2010 Volume 5 Issue 2 Pages 163-174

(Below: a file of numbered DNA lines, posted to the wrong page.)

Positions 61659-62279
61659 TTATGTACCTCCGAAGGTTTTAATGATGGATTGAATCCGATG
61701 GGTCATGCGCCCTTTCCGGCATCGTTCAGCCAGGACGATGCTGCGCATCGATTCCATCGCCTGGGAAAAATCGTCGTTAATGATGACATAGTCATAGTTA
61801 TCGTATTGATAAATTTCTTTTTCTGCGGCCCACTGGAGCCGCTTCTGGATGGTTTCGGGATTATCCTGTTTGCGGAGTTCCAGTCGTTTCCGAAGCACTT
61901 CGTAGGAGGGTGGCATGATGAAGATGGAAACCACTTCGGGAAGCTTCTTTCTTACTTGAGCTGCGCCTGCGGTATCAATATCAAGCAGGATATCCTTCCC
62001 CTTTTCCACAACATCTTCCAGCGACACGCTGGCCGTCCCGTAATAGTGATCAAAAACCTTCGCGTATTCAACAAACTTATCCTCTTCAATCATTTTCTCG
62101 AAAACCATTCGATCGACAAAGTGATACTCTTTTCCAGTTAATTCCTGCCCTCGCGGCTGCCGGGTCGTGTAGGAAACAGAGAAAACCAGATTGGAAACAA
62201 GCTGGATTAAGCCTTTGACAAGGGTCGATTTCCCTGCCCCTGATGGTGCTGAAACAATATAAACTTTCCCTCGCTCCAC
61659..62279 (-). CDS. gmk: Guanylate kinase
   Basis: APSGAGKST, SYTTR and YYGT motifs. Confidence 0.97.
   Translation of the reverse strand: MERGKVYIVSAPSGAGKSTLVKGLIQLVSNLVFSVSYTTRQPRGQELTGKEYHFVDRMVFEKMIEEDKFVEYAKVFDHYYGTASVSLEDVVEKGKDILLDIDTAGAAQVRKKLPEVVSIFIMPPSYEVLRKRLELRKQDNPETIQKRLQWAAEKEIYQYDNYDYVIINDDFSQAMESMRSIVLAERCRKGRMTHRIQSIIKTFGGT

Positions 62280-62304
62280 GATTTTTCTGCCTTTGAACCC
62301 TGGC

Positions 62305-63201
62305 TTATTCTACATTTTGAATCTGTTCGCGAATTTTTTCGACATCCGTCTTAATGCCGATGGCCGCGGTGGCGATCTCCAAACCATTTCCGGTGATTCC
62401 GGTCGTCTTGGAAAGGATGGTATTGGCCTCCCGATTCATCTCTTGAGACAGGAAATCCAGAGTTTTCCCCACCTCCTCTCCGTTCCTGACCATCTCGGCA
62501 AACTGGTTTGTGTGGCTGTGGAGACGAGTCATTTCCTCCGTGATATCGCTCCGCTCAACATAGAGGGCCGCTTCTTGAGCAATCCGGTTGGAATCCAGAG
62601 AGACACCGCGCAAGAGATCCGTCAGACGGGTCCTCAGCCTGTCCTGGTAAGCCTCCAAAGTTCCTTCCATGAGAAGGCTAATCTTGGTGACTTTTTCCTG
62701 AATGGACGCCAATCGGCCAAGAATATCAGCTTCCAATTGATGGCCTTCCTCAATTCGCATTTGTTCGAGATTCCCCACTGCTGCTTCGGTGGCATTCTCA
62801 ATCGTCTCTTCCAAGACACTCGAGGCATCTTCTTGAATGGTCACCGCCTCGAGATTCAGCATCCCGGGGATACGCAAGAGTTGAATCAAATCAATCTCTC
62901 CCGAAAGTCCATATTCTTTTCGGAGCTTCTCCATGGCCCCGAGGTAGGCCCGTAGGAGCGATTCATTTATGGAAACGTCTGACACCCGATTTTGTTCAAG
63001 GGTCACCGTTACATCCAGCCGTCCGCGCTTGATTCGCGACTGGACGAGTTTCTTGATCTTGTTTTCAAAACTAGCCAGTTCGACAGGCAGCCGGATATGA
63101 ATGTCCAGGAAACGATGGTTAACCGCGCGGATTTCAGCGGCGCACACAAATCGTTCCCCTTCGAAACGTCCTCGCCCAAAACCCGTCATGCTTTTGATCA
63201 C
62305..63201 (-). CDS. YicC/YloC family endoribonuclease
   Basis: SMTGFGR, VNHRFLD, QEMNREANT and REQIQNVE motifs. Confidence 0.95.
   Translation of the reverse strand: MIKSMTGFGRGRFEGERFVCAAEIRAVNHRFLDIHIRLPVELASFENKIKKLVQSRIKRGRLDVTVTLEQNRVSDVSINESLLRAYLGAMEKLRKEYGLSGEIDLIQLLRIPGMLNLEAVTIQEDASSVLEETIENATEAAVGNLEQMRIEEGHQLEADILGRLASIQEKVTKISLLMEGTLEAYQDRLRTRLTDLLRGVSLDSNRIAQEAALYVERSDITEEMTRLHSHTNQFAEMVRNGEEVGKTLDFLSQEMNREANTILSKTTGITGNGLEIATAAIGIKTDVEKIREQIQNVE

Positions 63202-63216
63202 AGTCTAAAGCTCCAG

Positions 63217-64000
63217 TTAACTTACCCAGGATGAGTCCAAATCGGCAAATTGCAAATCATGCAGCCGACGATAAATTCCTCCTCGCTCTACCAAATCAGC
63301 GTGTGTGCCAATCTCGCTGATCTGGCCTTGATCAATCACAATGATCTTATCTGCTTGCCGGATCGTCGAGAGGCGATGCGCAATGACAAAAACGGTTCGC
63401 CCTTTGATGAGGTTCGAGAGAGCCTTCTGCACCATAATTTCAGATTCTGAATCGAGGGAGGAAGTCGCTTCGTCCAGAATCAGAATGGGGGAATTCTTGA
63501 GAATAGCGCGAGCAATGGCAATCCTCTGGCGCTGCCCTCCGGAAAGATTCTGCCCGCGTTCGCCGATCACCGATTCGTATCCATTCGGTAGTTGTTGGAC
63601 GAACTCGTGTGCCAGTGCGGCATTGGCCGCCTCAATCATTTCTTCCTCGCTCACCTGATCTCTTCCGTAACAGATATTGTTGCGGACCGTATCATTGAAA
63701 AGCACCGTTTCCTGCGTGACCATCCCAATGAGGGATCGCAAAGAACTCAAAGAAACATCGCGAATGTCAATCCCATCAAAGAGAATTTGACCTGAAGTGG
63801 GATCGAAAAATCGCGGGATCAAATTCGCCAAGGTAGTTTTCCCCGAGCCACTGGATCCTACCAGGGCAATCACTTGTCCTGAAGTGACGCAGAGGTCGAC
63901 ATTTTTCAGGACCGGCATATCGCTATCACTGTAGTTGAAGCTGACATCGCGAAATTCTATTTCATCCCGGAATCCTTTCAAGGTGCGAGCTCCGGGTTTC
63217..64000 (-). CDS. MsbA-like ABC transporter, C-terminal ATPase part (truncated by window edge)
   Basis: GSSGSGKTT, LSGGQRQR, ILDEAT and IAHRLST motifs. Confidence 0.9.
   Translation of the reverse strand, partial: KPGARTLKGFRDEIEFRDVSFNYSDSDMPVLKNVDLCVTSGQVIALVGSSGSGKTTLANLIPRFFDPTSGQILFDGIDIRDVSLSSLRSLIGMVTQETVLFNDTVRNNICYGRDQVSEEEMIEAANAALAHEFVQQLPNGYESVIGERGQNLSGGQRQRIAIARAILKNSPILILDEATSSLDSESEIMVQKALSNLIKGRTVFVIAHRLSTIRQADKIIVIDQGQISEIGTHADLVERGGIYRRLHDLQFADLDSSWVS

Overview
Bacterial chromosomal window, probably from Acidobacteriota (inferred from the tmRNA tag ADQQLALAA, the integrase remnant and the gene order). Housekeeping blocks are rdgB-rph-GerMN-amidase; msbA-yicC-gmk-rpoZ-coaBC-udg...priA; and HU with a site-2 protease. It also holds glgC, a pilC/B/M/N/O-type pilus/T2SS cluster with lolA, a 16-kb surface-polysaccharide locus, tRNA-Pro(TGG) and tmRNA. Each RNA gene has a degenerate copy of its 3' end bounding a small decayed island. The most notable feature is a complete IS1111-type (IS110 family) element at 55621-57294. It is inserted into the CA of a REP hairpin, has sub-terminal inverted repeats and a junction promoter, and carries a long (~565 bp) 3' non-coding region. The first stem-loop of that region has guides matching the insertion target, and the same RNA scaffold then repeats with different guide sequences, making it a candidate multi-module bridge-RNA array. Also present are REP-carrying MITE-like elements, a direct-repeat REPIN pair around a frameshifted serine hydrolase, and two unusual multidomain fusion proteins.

Halocynthia roretzi, a solitary ascidian, can swell and deflate its solid, leather-like tunic largely, but it is not clear whether the tunic deforms actively. Cellulose Iβ, which is predominant in higher plants, is also present in the tunic as a highly crystalline form. The elastic modulus of its whisker crystalline is considerably high. Substantial amounts of chitin sulfate-like, water-soluble polysaccharide were also present. These polysaccharides alone would barely cause tunic deformation. If the tunic's flexible deformation is self-controlled, it would have another element in addition to the polysaccharide, and it would be an ideal model for designing a novel material. The hypothesis of this study was that the H. roretzi tunic has a nervous system, myocytes, and elastic fibers controlling its flexible deformation. Using acetylcholine and touch as stimuli, the tunic samples were found to deform at acetylcholine concentrations ≥20 µM, indicating the existence of a nervous system, and to have mechanosensitivity. The Bodian, Klüver-Barrera, acetylcholinesterase, immunohistochemical (α-smooth muscle actin), and Elastica-Masson staining methods indicated the presence of a nervous system, myocytes, a region rich in α-smooth muscle actin, and elastic fibers, validating the hypothesis. The self-controlled system in the tunic is useful to understand the properties of the tunic and to design a novel actively deforming material.